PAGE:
Changes

Jump to: navigation, search

Church of Estonia (Ecumenical Patriarchate)

49 bytes added, 15:11, July 4, 2009
minor rewording, ilnks
== History ==
Orthodox missionaries were active among the Estonians in the southeast regions of the area, closest to [[Pskov]], in the 10th through 12th centuries. The first mention of an Orthodox [[congregation]] in Estonia was in 1030 in Tartu. Around 600 AD on the east side of Toome Hill (Toomemägi) the Estonians erected a fortress named Tarbatu. In 1030 the Kievan prince, Jaroslav the Wise, raided Tarbatu and built his own fort in this place as well as the congregation in a [[cathedral ]] dedicated to St. [[George the Trophy-bearer]]. Orthodox Christians were later expelled from the city by the Germans in 1472, who martyred [[martyr]]ed their [[priest]], Isidor, along with a number of Orthodox faithful (the group is commemorated on [[January 8]]).
Little is known about the history of the church in the area until the 17th and 18th centuries, when many [[Old Believers]] fled there from Russia to avoid the liturgical reforms introduced by Patriarch [[Nikon of Moscow]].
In the 18th and 19th centuries, Estonia was a part of the Tsarist Russian Empire, having been conquered by Tsar [[Peter the Great]]. A large number of Estonians, particularly rural people, were converted to the Orthodox faith in the hope of obtaining land. Numerous Orthodox churches were built. In 1850 the Diocese of Riga (in Latvia) was established by the [[Church of Russia]] and many Estonian Orthodox believers included. In the late 19th century, a wave of [[Russification]] was introduced, supported by the Russian hierarchy but not by local Estonian [[clergy]]. The St. [[Alexander Nevsky]] Cathedral in Tallinn and the Pühtitsa Dormition [[Stavropigial|Stavropegic]] Convent (Kuremäe) in East Estonia were also built around this time.
In 1917 the first Estonian, Platon (Paul Kulbusch), was ordained [[consecration of a bishop|consecrated]] Bishop of Riga and Vicar of Tallinn. Two years later, the Bolsheviks murdered Platon and his [[deacon]] for political reasons. 81 years later, in 2000, Bp. Platon was [[glorification|proclaimed a saint]] by the Churches of Constantinople and Russia, commemorated on [[January 14]].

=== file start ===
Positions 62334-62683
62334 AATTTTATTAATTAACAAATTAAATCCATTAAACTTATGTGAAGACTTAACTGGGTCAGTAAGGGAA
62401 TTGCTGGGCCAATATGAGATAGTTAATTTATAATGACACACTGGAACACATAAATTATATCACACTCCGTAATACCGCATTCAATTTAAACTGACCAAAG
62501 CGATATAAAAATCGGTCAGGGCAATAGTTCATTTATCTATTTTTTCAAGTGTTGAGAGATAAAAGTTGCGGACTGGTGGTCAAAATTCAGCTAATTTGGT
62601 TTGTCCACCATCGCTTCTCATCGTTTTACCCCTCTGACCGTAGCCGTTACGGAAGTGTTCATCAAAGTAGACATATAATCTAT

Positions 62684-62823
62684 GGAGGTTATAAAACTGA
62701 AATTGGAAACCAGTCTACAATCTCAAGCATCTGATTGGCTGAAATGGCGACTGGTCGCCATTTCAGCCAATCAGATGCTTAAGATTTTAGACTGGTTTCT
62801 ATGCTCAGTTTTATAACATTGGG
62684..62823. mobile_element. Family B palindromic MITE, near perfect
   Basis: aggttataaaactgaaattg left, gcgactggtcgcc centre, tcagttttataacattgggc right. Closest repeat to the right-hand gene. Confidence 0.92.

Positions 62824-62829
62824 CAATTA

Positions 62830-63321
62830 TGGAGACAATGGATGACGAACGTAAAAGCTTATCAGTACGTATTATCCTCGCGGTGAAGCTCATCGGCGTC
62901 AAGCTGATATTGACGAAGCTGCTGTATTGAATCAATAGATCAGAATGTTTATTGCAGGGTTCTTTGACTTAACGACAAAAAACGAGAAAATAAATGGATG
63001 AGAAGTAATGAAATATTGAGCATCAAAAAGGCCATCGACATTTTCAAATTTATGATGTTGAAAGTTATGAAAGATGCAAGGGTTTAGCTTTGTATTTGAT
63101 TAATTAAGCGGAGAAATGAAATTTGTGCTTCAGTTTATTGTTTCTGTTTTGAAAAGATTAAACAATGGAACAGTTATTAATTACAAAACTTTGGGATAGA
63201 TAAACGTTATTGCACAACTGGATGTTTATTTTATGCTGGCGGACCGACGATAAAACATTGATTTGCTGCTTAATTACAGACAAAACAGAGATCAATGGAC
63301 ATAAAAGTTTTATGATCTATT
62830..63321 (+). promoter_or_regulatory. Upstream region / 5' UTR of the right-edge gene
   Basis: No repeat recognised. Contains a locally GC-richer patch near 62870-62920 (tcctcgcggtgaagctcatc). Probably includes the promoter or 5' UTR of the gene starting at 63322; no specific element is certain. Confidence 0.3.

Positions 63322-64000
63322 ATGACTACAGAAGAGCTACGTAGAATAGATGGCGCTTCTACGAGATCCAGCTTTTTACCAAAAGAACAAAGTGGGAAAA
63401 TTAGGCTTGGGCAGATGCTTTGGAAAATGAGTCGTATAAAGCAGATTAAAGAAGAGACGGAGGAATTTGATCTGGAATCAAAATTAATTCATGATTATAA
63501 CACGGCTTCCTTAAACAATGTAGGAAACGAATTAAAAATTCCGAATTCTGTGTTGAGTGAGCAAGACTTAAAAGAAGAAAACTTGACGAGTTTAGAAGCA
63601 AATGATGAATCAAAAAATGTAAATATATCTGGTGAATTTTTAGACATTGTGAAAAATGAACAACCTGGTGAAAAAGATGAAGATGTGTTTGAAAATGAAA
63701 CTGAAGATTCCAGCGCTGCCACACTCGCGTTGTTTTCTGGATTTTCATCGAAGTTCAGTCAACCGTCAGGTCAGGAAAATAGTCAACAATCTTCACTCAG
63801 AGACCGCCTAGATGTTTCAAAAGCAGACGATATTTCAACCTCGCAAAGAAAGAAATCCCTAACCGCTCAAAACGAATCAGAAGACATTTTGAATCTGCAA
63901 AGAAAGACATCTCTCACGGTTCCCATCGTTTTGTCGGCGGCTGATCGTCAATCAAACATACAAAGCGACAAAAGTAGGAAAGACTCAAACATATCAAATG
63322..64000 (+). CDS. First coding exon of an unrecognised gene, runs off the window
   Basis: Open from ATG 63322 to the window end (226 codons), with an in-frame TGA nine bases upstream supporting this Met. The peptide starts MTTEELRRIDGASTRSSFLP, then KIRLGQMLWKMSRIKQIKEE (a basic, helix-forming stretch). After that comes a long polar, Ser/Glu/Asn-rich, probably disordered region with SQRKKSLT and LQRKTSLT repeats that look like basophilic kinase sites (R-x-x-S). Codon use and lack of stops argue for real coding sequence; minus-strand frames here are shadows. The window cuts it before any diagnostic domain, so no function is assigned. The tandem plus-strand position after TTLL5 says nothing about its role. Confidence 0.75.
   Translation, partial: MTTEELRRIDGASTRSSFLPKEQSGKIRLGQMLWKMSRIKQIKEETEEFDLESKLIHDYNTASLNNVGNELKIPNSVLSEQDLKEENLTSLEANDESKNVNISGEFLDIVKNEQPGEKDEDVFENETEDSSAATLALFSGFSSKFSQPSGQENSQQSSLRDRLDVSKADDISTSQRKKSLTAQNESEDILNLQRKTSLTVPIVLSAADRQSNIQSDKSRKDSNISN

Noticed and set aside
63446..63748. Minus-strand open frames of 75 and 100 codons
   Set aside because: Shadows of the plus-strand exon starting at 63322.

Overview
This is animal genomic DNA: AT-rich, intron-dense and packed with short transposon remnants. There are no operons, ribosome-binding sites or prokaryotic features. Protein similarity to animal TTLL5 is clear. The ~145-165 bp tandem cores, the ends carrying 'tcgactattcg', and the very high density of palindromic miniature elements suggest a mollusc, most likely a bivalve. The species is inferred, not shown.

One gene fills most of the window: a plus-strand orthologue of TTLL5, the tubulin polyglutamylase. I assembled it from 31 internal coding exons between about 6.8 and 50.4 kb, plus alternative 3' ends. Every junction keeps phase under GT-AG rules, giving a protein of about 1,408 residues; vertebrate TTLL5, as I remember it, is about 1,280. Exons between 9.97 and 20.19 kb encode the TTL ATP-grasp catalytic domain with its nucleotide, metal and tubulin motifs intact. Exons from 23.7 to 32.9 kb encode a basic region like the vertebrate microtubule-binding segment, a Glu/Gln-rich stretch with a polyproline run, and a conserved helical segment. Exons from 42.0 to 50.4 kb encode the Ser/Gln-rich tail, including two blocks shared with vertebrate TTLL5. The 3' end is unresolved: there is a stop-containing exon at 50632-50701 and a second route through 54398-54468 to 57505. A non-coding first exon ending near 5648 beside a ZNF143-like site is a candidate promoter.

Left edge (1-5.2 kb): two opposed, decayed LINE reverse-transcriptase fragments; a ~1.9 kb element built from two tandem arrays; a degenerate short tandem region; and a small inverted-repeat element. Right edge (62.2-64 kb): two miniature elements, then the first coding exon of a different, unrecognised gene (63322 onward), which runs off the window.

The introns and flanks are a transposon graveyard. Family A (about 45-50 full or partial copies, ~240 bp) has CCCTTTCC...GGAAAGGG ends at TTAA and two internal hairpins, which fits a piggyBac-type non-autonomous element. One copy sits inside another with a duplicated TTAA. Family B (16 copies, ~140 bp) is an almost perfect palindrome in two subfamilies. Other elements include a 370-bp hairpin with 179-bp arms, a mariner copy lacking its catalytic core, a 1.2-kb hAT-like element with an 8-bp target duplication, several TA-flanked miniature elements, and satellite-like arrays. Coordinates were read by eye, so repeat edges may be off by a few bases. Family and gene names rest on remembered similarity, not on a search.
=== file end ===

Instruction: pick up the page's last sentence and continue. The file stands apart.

After the Estonian Republic was proclaimed in 1918, the Patriarch of the Russian Orthodox Church, St. [[Tikhon of Moscow|Tikhon]], in 1920 recognised the Orthodox Church of Estonia (OCE) as being independent. Archbishop Aleksander Paulus was elected and ordained installed as the head of the Estonian church. In 1923 Abp. Aleksander turned to the Patriarch of Constantinople to receive canonical recognition. The same year the OCE was canonically subordinated to the Patriarchy of Constantinople and gained extensive [[autonomy]].
Before 1941, one fifth of the total Estonian population (who had been mostly Lutheran since the 16th century occupation of Estonia by Sweden) were Orthodox Christians under the Patriarchy of Constantinople. There were 158 parishes in Estonia and 183 clerics in the Estonian church. There was also a Chair of Orthodoxy in the Faculty of Theology at the University of Tartu. There was a [[monastery]] in Petseri, two convents in Narva and Kuremäe, a priory in Tallinn and a [[seminary]] in Petseri. The ancient monastery in Petseri (Pechory, which used to belong to the Estonian Republic, now belongs to Russia) was preserved from the mass church destructions that occurred in Soviet Russia.
16,951
edits

Navigation menu